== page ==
Michael L. Cosgrove, a Freddie spokesman, declined to discuss what the company pays for the mortgages it buys. “We are supporting the market by providing liquidity,” he said. “And we have longstanding relationships with all the major mortgage lenders across the country. We’re in the business of buying loans, and we are one of the few sources of liquidity available.”

But Mr. Baker’s question gets to the heart of the conflicting roles that Freddie and Fannie are being asked to play today. On the one hand, the companies are charged with supporting the mortgage market by buying loans from banks and other lenders. At the same time, they must work to minimize credit losses to make sure the billions that taxpayers have poured into the firms don’t disappear.

Freddie acknowledged these dueling goals in its quarterly report. “Certain changes to our business objectives and strategies are designed to provide support for the mortgage market in a manner that serves our public mission and other nonfinancial objectives, but may not contribute to profitability,” it noted. Freddie said that its regulator, the Federal Housing Finance Agency, has advised it that “minimizing our credit losses is our central goal and that we will be limited to continuing our existing core business activities and taking actions necessary to advance the goals of the conservatorship.”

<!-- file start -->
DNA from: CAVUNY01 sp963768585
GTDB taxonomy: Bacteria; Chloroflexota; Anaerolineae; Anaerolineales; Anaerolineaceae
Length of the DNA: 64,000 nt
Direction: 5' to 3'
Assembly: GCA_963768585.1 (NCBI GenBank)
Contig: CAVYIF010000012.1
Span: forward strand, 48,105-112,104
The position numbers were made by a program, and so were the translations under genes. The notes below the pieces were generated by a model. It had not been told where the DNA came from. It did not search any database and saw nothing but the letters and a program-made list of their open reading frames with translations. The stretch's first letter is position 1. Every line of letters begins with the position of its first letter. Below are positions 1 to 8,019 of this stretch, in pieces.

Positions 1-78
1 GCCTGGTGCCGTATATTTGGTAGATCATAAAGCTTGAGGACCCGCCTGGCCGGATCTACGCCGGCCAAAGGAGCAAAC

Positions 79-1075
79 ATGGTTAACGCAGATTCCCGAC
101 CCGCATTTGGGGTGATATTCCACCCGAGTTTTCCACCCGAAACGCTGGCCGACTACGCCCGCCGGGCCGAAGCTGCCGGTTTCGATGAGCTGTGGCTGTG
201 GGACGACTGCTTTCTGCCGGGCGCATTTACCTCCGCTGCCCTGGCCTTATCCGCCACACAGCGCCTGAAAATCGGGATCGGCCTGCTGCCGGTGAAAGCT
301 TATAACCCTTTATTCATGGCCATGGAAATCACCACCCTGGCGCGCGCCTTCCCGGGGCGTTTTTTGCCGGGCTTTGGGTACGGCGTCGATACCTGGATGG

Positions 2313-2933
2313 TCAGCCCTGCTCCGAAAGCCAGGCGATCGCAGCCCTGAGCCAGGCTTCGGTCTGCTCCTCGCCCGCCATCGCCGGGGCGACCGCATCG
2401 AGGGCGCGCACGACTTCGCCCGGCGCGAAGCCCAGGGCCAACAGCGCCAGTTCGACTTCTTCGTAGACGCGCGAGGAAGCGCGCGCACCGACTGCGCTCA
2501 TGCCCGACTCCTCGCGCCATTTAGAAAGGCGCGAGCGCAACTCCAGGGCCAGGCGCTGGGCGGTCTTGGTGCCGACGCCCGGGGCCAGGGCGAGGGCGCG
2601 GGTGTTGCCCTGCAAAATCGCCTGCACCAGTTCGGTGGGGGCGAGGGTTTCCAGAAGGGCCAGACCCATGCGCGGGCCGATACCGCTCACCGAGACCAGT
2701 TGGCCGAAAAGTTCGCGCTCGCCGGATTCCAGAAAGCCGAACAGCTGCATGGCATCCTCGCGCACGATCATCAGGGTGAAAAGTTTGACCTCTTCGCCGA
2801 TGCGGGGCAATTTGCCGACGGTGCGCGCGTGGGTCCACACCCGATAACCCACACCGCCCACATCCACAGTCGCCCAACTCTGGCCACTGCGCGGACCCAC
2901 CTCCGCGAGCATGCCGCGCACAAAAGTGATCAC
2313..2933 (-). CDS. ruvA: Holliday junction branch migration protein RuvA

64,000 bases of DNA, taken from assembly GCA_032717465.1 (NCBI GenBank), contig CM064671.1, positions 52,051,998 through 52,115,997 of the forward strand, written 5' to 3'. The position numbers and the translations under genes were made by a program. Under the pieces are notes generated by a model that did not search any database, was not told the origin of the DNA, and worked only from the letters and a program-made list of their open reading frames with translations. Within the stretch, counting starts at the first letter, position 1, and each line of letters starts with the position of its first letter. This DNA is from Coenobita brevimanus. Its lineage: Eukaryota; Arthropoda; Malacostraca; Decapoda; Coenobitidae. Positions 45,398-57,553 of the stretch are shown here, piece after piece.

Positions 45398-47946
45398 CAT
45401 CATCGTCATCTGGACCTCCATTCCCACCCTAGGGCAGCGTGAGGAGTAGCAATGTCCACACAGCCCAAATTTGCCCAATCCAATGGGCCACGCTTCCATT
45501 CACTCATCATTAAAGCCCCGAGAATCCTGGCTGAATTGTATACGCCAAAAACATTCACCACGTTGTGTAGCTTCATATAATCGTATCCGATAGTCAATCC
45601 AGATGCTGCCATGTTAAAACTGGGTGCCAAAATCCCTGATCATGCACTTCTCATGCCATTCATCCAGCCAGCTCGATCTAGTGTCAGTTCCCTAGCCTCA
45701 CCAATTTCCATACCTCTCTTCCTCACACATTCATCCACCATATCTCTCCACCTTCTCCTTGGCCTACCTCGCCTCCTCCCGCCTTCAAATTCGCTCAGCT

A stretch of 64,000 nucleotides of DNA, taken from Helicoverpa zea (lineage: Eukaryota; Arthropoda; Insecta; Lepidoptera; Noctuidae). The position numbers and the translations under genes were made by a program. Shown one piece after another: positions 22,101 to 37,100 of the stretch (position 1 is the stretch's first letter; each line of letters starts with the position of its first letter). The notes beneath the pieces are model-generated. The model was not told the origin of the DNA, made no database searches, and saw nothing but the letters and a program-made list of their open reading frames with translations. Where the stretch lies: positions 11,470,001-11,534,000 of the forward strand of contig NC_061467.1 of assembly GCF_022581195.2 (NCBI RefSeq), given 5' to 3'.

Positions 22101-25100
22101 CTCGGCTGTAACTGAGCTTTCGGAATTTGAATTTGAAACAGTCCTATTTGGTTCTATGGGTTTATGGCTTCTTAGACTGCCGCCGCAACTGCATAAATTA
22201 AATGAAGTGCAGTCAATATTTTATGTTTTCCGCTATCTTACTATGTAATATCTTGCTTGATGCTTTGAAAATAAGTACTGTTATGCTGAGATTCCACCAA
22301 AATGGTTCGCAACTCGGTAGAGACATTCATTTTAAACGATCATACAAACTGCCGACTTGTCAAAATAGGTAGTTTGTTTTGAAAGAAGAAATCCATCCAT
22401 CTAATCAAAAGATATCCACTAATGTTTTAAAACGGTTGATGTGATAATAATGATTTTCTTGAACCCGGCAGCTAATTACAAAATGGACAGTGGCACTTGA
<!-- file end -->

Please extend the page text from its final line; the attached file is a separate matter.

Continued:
Mr. Baker’s concern that Freddie may be racking up losses by overpaying for mortgages derives from his suspicion that the government might be encouraging it to do so as a way to bolster the operations of mortgage lenders.

That would make Fannie’s and Freddie’s mortgage-buying yet another backdoor bailout of the nation’s banks, Mr. Baker said, and could explain the government’s reluctance to include them in the reform efforts now being so hotly debated in Washington.

“If they are deliberately paying too much for mortgages to support the banks,” Mr. Baker said, “the government wants them to be in a position to keep doing that, and that would mean not doing anything about their status until further down the road.”